Can you drink alcohol with that?

Can you drink alcohol with that?

Whether an alcoholic beverage is part of your nightly routine, a weekend night out or simply a special occasion occurrence, with almost half of the U.S. population using at least one prescription drug, it’s important to consider the dangers of mixing alcohol with medications.

How much is too much?

To keep your risk of dangerous drug interactions low, stay within both the single-day AND weekly limits.

  • Men: No more than four drinks on any day AND no more than 14 drinks per week
  • Women: No more than three drinks on any day AND no more than seven drinks per week
  • If you’re over 65, regardless of gender: No more than three drinks on any day AND no more than seven drinks per week.

Drinking patterns above these limits may put you at risk for developing alcohol-related problems.

Women, in general, have a higher risk for problems than men.

This is important: Many medical conditions can be made worse by drinking. Some medications can increase the dangerous effects of alcohol.

What kinds of dangers are we talking about?

Some of the dangers of mixing alcohol with medications include:

  • Drowsiness, dizziness, difficulty concentrating
  • Increased risk for overdose
  • Rapid heartbeat or sudden changes in blood pressure – other heart problems including heart attack
  • Slowed or difficulty breathing
  • Liver damage, stomach bleeding, stroke
  • Nausea and vomiting

Given these dangers, what does the average person need to know?

  • Medicines can have many ingredients. It’s important to know what your medications contain to determine whether or not they may interact with alcohol. Always check the label for all the ingredients.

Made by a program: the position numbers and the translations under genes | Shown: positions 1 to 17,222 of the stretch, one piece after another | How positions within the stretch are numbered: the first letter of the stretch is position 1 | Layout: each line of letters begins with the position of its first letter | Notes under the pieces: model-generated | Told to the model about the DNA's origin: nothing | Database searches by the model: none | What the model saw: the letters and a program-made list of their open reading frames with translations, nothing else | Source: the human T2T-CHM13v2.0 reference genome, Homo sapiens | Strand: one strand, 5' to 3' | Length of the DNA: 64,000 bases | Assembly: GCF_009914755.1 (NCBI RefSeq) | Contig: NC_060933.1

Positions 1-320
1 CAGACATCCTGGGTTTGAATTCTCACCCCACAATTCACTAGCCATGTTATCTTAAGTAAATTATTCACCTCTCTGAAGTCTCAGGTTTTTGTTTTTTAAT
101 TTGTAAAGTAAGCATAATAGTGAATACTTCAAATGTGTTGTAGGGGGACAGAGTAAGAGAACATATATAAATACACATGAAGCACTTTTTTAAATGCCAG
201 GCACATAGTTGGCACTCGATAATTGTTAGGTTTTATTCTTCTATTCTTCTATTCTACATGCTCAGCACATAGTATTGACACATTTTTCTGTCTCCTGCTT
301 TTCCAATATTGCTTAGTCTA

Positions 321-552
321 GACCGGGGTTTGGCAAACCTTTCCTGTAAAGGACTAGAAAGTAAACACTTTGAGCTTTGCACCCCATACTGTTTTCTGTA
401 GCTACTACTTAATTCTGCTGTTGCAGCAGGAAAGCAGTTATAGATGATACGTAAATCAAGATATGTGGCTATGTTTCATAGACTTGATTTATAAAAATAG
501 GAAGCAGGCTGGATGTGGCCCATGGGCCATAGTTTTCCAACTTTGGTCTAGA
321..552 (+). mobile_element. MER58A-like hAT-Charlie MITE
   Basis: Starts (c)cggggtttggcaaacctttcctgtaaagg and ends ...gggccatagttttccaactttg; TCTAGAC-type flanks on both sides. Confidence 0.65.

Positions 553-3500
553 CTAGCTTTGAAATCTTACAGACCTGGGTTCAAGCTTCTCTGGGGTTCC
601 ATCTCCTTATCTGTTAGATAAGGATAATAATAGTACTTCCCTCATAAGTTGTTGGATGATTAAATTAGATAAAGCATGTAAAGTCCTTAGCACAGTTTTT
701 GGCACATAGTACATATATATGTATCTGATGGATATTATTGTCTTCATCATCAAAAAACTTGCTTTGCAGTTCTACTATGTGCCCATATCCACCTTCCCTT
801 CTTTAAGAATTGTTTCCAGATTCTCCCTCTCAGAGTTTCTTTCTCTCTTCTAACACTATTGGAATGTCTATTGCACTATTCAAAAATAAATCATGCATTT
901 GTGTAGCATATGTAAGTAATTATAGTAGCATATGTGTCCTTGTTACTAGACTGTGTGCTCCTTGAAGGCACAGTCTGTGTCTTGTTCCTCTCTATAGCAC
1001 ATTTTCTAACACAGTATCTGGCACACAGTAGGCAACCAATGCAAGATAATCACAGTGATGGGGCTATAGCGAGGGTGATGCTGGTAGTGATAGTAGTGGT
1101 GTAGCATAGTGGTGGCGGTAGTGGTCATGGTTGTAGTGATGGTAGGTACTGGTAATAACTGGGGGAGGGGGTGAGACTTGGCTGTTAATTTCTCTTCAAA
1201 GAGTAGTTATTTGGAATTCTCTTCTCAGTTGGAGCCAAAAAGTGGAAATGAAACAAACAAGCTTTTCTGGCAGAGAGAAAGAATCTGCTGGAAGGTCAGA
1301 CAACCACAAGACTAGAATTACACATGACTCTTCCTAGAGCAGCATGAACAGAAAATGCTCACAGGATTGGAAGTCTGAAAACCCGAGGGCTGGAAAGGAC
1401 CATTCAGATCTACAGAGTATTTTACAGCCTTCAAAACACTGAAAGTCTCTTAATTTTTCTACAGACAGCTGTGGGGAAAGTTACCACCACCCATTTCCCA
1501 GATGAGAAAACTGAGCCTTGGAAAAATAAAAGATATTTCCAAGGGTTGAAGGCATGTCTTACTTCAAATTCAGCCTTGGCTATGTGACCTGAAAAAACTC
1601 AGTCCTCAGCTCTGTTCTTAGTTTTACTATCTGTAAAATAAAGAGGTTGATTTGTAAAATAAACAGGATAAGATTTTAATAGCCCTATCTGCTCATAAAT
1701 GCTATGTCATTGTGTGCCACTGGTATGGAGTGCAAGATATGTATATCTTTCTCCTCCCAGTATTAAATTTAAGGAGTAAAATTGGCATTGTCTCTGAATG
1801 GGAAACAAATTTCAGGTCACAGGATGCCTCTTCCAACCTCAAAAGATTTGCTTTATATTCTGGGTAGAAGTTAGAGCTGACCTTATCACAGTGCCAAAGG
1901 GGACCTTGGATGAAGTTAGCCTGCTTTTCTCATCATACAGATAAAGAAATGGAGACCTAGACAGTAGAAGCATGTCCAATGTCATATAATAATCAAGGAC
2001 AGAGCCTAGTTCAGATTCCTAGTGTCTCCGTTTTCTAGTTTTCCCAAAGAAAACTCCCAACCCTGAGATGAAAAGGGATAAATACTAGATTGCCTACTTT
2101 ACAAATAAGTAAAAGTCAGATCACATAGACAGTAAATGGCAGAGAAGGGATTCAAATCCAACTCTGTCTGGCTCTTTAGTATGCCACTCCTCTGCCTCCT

• Some medicines already contain alcohol. Up to 10% alcohol is possible. Cough syrup and laxatives are examples of medications that can contain alcohol.
  • Older people may be at a higher risk. As you age, the body’s ability to break down alcohol slows. This means the alcohol can stay in the body longer. Older people are also more likely to be on one or more medications that can interact with alcohol.
  • Timing is important. Some medications may stay in the body for hours to days – or even longer! You might see harmful effects by combining alcohol and medications even if you don’t take the medications at the same exact time.

Medications that can be purchased over-the-counter (without a prescription) may be harmful when combined with alcohol. And some herbal remedies may also be harmful when combined with alcohol. Some examples include:

  • Kava Kava: May lead to liver damage, drowsiness
  • St. John’s Wort: Can cause drowsiness, dizziness, increased risk for overdose, increased feelings of depression or hopelessness
  • Chamomile, valerian or lavender: May cause increased drowsiness

It’s important to discuss with your pharmacist or other health care provider whether the medications you’re taking may interact harmfully with alcohol.

Whenever you have questions or concerns about prescriptions or over-the-counter medications, ask your local pharmacist.

Brittany Jensen is a pharmacist at Aurora Cancer Care in southeastern Wisconsin.

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One Comment

  1. Articles relating to alcohol should be described in quantities such as ounces since individuals consider “a drink” based on their own perception. Number of glasses or drinks as the quantity should be avoided when educating individuals.

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About the Author

Brittany Jensen
Brittany Jensen

Brittany Jensen, PharmD is a pharmacist at Aurora Cancer Care in South Eastern Wisconsin.